Nearly five years before ESA's Thomas Pesquet even existed, Jack R. Lousma was NASA's most promising entry in the "Sassiest Space Station Astronaut Awards," 1973. Selected to the astronaut corps in 1966, he made his first flight on 1973's Skylab 3 mission, becoming one of nine astronauts to live on the United States' mighty first fortress in space, all while being a total hunk, and a very nice fellow to boot. In all seriousness, Marine Col. Lousma's career was full of highlights, including 1982's STS-3, the only space shuttle mission to be landed at White Sands (this landing also tested the shuttle's autoland capability, but that's another story entirely). This was the third "test" space shuttle mission, which he commanded alongside pilot Gordon Fullerton.
A cool side note: at one point he was tapped to pilot STS-2A, which was meant to attach a Teleoperator Retrieval System (TRS) to Skylab. This mission was meant to take place circa late 1979, with Apollo 13/ALT's Fred Haise as commander. Lousma would have maneuvered the bus-sized TRS to the ailing space station remotely; if successful the system would've reboosted Skylab's orbit, allowing the station to be once again useful and inhabited by crews for 30- to 90-day-long missions in future years. However, this idea was thwarted by the fact that the shuttle was far from flight-ready by that time, and Skylab's orbit was decaying more quickly than expected due to high solar activity. The space station, estimated to reenter around 1980-81, fell back to Earth in July 1979. More about this TRS concept can be found here and here.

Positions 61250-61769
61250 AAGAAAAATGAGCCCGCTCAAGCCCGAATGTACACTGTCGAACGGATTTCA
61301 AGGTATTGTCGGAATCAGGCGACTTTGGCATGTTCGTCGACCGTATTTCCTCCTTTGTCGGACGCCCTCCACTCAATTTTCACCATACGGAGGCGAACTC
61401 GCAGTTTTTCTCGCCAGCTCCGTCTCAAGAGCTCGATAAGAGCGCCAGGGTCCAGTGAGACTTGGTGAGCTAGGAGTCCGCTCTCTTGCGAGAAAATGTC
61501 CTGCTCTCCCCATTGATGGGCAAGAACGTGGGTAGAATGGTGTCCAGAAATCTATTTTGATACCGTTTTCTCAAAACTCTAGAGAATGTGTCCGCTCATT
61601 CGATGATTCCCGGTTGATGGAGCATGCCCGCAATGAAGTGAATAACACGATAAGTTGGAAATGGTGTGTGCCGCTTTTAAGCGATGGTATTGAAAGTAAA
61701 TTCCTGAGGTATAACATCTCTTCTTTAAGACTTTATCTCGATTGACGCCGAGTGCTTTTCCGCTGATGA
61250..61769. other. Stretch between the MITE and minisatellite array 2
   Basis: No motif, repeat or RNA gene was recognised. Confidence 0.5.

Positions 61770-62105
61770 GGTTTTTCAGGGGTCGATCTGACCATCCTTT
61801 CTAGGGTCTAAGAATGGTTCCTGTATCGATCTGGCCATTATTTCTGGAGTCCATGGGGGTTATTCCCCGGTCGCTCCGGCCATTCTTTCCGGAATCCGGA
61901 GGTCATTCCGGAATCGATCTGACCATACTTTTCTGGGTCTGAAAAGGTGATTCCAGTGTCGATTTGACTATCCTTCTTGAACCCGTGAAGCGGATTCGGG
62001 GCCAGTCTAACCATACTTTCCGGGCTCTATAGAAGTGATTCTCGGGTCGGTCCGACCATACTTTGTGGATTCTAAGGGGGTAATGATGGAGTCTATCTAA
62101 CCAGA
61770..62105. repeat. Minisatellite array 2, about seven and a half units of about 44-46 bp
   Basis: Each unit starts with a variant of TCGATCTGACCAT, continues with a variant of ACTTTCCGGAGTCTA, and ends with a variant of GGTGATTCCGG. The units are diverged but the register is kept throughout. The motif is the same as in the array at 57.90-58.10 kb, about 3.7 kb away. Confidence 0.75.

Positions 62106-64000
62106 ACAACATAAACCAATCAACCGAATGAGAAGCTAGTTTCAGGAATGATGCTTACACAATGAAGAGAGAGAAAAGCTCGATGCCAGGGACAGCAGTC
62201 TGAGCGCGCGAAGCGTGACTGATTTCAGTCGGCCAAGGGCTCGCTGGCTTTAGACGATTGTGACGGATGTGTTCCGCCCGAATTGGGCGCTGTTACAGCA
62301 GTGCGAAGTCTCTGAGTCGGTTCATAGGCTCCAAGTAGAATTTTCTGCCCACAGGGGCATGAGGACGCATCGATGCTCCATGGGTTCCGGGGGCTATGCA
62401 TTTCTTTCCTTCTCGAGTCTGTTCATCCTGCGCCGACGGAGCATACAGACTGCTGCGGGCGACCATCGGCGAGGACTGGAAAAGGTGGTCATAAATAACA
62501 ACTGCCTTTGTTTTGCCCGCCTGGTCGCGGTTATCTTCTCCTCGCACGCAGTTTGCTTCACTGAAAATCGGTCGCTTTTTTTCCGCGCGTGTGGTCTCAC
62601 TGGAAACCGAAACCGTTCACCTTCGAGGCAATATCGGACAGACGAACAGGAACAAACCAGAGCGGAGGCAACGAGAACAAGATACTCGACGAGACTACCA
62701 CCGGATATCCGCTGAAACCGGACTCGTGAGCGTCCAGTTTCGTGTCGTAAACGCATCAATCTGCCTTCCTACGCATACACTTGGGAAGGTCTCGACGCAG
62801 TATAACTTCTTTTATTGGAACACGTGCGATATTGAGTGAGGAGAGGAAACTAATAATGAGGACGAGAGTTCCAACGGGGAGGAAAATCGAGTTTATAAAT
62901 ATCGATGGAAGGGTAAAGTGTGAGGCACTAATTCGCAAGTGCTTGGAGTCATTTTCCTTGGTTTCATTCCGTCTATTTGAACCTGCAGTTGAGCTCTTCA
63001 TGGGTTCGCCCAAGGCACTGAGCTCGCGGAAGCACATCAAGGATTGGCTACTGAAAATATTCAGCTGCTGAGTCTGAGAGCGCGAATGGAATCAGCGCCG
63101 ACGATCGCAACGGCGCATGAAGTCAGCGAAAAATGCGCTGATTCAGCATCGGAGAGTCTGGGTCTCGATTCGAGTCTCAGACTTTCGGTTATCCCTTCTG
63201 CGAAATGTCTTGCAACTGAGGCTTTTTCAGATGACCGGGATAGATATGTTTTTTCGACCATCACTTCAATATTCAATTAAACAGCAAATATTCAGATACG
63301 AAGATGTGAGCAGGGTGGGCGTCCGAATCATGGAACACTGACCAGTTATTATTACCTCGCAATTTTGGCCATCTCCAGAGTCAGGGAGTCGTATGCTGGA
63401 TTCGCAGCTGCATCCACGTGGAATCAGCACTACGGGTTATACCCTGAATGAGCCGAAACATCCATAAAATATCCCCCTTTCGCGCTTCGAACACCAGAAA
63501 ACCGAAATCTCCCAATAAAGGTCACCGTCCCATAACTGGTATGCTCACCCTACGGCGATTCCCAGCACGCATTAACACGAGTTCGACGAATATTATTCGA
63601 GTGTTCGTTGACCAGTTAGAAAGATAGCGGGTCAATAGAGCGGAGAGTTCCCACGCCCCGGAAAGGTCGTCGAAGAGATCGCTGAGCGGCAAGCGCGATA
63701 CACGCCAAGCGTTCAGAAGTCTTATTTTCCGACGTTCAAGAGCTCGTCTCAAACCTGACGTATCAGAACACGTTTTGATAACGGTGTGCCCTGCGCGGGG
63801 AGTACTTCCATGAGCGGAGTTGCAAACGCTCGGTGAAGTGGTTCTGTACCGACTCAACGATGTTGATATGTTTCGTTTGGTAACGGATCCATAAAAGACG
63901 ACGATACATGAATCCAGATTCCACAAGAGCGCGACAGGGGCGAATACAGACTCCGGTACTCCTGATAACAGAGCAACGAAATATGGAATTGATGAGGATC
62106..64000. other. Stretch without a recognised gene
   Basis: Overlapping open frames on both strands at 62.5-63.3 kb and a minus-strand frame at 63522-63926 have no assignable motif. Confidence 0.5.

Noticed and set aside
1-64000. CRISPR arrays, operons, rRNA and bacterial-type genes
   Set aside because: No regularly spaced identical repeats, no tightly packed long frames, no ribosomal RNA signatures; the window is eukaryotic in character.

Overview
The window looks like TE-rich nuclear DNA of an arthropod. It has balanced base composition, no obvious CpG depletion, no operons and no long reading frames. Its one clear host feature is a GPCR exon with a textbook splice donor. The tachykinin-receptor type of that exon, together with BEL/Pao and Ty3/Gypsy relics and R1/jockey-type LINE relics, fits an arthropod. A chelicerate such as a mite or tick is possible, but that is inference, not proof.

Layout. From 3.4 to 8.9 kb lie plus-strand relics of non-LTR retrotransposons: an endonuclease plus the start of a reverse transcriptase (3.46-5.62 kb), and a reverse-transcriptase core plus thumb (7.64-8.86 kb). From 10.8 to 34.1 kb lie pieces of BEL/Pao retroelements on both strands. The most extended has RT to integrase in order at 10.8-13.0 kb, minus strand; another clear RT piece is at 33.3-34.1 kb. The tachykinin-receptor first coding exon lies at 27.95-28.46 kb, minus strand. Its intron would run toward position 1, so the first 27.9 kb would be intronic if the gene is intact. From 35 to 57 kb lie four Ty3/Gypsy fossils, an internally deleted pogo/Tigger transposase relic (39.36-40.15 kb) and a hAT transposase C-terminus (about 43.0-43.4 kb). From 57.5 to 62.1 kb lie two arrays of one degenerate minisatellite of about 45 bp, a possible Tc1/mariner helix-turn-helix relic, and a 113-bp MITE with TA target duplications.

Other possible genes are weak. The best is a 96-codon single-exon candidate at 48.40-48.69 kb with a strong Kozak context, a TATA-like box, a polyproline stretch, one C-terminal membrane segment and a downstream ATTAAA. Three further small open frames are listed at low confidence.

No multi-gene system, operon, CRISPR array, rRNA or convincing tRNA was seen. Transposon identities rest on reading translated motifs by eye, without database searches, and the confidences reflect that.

But anyway, here are some pictures of everybody's favorite space station hunk. I might be busy for a while due to real life, so I wanted to leave you all with a Serious Scientific Post for a while. Enjoy! (Bracing myself for "you're sexist/reverse sexist/Lousma-ist" comments.)
|"Hey girl, just enjoying studying." NASA photo, dated May 1, 1973: "Astronaut Jack R. Lousma, Skylab 3 pilot, sits at a table with fellow crewmen and the flight surgeon prior to water egress training at the Johnson Space Center, Houston."|
|...And here's what might be the greatest photo on this entire blog. "Hey girl. This moment was so iconic, they made a wax figure out of it." From the Skylab exhibit at Space Center Houston. Photo by Mark Usciak (I own nothing)|